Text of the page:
A jury will decide the fate of a woman who fatally shot her partner on his rural Auckland property thinking he was an intruder.
Amy Christine Smith is on trial in the High Court at Auckland accused of murdering Danny Bruce Taylor in April, 2019.
This morning Justice Mary Peters summarised the case, leaving it for the jury to decide if Smith intentionally fired the gun and if she was acting in self-defence.
"Everyone accepts that the shot discharged from that firearm in the very early hours of 3 April 2019 caused Mr Taylor's death," she said.
At that time there was a substantial amount of cannabis in the converted barn Taylor called home in South Head and the pair feared it would be stolen.
Smith believed an intruder was on the property that night and went downstairs arming herself with a rifle that was already loaded.
At the point she thought she was going to have to use it, she told the court, she put the bolt down.
She had not identified who was there. She claims she never consciously fired the gun but accepts her finger was on the trigger.
When the gun fired, the bullet went through Taylor's arm and lung, striking his heart.
Smith called 111 for an ambulance but the 52-year-old died before help arrived.
In the call she described Taylor as pale and tried to stem the bleeding as the call taker repeatedly told her to apply pressure on the wound.
The call taker asked what Smith had shot Taylor with.
"I shot him with a .22," she said.
"I thought he was an intruder.
"I didn't realise he had gone downstairs."
This morning, Justice Peters told the jury: "The verdict is for you to decide as is the facts."
In the Crown case Taylor and Smith anticipated they would be the targets of cannabis theft and had prepared by loading guns, she said.
"The Crown's view of it is that Ms Smith at least was determined there would be no more thefts."
It was further alleged she was frustrated by what she perceived as Taylor's failure to be more assertive in protecting what was his and fired a deliberate shot in attack.
The prosecutor had submitted this was borne out in the letters she wrote from prison in which she said she thought she was "shooting an intruder".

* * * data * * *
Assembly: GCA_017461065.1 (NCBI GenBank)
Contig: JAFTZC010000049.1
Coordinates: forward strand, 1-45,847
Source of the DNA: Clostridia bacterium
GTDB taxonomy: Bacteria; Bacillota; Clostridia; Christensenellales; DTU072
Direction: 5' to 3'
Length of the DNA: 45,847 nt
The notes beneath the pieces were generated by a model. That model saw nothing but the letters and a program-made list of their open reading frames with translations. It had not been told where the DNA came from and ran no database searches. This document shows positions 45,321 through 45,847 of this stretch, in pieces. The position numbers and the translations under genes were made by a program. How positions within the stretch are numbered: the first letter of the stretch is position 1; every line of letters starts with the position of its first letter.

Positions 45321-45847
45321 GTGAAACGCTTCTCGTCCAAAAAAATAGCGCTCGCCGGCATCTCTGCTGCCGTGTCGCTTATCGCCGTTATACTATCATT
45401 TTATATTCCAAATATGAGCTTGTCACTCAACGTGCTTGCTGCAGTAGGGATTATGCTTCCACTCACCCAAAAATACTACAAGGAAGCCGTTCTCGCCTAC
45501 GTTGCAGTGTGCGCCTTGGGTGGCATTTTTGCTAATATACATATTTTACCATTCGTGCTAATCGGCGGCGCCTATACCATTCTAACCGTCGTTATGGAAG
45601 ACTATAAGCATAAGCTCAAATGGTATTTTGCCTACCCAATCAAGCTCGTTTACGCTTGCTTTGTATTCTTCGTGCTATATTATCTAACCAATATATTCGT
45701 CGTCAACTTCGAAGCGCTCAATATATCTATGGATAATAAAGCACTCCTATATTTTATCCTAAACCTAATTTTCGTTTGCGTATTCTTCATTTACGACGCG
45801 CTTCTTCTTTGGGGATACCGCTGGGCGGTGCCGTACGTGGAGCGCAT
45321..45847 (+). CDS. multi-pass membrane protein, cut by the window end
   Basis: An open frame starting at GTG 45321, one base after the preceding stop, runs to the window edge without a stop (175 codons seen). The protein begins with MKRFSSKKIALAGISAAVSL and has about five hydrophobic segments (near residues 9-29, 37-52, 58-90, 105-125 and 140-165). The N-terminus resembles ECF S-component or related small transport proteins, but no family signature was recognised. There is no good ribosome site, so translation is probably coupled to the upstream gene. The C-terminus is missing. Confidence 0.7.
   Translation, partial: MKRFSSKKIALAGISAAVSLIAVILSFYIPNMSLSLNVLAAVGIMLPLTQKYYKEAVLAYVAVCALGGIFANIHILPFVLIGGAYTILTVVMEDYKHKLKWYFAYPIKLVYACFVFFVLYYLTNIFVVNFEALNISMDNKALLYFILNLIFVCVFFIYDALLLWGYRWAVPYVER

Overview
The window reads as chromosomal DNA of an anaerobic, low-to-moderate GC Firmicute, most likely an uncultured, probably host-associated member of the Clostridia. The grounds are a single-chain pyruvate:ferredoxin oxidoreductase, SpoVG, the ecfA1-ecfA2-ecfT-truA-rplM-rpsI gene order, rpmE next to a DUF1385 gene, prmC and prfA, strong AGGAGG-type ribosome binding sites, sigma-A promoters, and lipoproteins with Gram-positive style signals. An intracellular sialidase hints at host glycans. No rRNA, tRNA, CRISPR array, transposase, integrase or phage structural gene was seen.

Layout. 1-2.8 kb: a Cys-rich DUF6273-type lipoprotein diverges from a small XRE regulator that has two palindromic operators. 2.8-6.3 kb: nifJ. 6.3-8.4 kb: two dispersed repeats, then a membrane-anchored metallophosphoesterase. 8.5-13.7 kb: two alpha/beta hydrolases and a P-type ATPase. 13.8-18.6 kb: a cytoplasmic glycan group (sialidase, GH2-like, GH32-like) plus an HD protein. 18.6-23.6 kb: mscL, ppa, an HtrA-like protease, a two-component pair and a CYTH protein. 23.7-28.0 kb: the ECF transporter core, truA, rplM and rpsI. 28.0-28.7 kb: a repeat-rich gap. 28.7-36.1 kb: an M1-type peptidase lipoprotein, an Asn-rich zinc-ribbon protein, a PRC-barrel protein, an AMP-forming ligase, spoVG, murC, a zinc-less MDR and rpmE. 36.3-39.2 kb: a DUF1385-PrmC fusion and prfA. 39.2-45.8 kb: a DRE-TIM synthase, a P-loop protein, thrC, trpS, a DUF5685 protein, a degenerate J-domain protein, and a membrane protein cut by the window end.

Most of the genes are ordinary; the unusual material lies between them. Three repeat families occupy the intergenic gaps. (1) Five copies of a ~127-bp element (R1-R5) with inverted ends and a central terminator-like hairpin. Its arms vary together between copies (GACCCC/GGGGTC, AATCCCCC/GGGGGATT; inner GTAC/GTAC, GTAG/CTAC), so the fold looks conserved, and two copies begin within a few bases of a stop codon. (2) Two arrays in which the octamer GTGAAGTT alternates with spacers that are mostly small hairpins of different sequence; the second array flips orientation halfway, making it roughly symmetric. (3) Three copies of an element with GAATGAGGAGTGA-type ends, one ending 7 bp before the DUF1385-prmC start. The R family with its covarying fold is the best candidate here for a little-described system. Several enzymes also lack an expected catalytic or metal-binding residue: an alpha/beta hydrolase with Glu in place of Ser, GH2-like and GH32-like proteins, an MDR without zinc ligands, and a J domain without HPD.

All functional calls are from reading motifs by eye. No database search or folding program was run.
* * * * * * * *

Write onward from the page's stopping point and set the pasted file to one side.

In the defence case there was no plan to take action, rather Taylor planned on talking to the people they believed would rob them to try avoid any situation.
Further, the defence says Smith thought there was someone inside and feeling something coming towards her, she moved backwards and the gun went off.
"Not aimed. Not lifted to the shoulder. But a defensive response to what she perceived as an attack."
If the jury deemed it was reasonably possible Smith fired in self-defence, they would have to decide if she used more force than was reasonable.
"So you stand in Ms Smith's shoes," Justice Peters said.
In the circumstances as Smith believed them to be, the judge said, did discharging the firearm constitute excessive force?
"What options were realistically available to her? How imminent was the threat?"
In the Crown case, it was not reasonable for her to fire that rifle.
"Yes, she thought there was an intruder but she didn't know if they had a weapon and they might have been as much as 10 metres away," Justice Peters said.
The prosecutor had suggested she could have said: "Stop I have gun."
The defence replied that was "nonsense" as it would have given away her position - in her lawyer's words: "If you said that you could be a dead duck."
Justice Peters said the defence case, arguing it was reasonable to have fired, included that someone was inside the house in the middle of the night and "not there for a good reason".
The jury retired about 12.41pm.